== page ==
- Upward Farms plans to build what it describes as the world’s largest indoor vertical farm in Luzerne County, Pennsylvania. The 250,000-square-foot facility is scheduled to begin operations in early 2023, and supply microgreens throughout the Northeast “and beyond,” according to a press release.
- The facility will produce greens using Upward Farms’ aquaponic platform. The vertical farm operator raises hybrid striped bass in tanks alongside its crops, and uses the fish manure to fertilize the plants. The facility also will allow Upward Farms to scale-up production and supply of its sustainably raised bass, which it recently made available for purchase to consumers and restaurants.
- Upward Farms has two other farms, located in Brooklyn, New York, but it plans to expand into new markets across the U.S. in 2023. After raising $121 million in a Series B round last year, the company is working to gain mass as several players in the vertical farming space expand into additional geographies, add new product lines and make a play to own a bigger slice of the $5.5 billion category globally.
To grab investors’ and consumers’ attention, operators in the highly competitive vertical farming space need to go big. In this case, Upward Farms is embracing a physical scale for its operations that would dwarf other players. According to the company, its Pennsylvania farm will be two to four times larger than its competitors’ biggest facilities.
Despite stretching over about 6 acres, Upward Farms says its newest facility will stay within the sustainability footprint it established with its first two farms. The company expects the Pennsylvania mega-farm to save more than 100 million gallons of water and conserve more than 120 acres of land each year.
With an estimated 90% of leafy greens grown on the West Coast and 90% of seafood imported, Upward Farms said the facility’s location in the Northeast will also eliminate 1.7 million food transportation miles per year.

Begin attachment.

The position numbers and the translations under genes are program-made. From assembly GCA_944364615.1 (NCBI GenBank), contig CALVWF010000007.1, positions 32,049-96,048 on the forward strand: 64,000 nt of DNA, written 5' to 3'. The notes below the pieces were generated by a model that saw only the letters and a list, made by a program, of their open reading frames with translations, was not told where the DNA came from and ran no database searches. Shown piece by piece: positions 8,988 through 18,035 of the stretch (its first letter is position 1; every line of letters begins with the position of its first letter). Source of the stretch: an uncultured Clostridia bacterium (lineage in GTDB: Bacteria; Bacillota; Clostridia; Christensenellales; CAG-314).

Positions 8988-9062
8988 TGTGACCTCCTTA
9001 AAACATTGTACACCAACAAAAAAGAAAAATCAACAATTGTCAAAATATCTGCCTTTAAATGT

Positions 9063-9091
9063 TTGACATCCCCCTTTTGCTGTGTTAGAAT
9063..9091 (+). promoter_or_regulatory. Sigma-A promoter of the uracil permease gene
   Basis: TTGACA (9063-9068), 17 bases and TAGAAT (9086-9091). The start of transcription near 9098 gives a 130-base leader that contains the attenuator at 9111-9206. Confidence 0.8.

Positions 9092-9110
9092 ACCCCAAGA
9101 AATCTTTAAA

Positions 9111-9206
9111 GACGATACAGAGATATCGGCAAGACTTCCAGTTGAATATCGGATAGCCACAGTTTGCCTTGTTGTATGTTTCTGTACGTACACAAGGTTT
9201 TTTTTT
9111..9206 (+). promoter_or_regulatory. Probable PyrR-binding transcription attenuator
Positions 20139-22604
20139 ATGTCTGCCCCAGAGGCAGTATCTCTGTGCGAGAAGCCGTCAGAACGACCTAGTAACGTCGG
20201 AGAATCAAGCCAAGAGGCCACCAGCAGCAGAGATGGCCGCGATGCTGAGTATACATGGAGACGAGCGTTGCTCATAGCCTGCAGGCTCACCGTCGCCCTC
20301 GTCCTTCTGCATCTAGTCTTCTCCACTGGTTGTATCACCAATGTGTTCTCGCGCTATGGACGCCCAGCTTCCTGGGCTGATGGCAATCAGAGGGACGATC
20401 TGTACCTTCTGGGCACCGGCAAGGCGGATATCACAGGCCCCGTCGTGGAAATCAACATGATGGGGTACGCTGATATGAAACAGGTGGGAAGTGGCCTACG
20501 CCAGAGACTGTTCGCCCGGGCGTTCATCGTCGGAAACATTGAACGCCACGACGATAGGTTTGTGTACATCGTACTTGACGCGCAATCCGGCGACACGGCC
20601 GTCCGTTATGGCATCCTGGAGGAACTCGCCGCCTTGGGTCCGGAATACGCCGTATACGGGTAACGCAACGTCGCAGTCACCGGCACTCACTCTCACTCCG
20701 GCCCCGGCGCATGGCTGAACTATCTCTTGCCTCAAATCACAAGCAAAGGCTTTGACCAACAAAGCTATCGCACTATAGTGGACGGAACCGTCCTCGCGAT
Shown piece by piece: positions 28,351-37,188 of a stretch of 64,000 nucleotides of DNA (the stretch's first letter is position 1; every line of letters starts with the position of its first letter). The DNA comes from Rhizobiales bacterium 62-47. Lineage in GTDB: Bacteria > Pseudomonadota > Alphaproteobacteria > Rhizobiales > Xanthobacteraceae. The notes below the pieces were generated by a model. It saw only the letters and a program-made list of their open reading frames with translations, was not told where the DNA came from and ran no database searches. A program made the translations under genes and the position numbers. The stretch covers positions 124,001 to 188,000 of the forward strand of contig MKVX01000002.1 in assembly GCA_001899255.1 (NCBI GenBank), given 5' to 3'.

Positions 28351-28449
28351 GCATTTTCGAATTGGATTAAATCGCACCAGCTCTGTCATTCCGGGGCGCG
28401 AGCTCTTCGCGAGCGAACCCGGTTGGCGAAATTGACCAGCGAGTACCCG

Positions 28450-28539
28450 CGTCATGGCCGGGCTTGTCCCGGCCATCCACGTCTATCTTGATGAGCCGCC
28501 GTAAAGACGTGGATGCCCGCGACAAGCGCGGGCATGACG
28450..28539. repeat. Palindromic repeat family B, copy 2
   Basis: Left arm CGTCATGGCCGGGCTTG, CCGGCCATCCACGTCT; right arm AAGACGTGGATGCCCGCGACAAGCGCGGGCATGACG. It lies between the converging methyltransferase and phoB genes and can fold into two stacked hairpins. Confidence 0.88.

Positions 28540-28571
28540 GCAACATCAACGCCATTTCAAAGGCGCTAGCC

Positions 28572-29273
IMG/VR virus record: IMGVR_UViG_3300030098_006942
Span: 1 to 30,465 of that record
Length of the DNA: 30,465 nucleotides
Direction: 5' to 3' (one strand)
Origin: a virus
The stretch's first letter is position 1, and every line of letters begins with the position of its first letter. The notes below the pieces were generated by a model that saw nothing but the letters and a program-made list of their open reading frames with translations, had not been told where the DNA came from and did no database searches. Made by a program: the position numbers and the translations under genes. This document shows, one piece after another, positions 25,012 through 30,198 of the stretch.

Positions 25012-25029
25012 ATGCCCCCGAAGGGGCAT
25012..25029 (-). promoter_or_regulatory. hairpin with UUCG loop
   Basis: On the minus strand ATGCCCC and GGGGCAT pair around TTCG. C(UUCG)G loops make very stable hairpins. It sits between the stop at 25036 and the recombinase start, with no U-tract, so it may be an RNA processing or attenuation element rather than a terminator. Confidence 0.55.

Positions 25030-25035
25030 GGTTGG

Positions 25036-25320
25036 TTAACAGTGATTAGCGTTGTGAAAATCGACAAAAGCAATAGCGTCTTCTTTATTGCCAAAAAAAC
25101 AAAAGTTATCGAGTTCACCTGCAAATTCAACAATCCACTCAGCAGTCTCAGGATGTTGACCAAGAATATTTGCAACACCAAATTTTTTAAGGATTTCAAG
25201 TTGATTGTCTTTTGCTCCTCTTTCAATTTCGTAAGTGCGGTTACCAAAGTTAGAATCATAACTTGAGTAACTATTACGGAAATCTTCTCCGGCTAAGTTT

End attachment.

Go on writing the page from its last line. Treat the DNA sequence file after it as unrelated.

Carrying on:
“With this new facility, we’ll be able to reach some of the most populous areas of the US, and nearly 100 million Americans, within a single day of distribution versus the week it can take to receive products from the west coast,” Jason Green, the company’s co-founder and CEO, said in a statement.
Still, Upward Farms’ plans to increase production dwarfs its current retail footprint, so it remains to be seen how quickly it can scale up and deliver on these projections.
The company’s USDA Certified Organic greens are stocked at Whole Foods Markets in New York City. In December, Upward Farms made its hybrid freshwater white and striped bass available to consumers and restaurants at Greenpoint Fish and Lobster in Brooklyn, New York.
Upward Farms’ plans for building the world’s largest indoor vertical farm comes as other players in the space have announced their own ambitious growth plans.
Last week, New York-based Bowery Farming said it would expand beyond its Northeast and Mid-Atlantic footprint with two new farms serving the Atlanta and Dallas-Fort Worth markets. The facilities in Locust Grove, Georgia, and Arlington, Texas, are slated to open in the first quarter of 2023.
And Plenty Unlimited named Arama Kukutai as its new CEO this week where he will be responsible for growing the California-based vertical farming operator beyond its Western U.S. base. Plenty, which has a farm in South San Francisco and an R&D farm in Laramie, Wyoming, is building what it says will be the world’s highest-output vertical indoor farm in a 95,000-square-foot warehouse in Compton, California.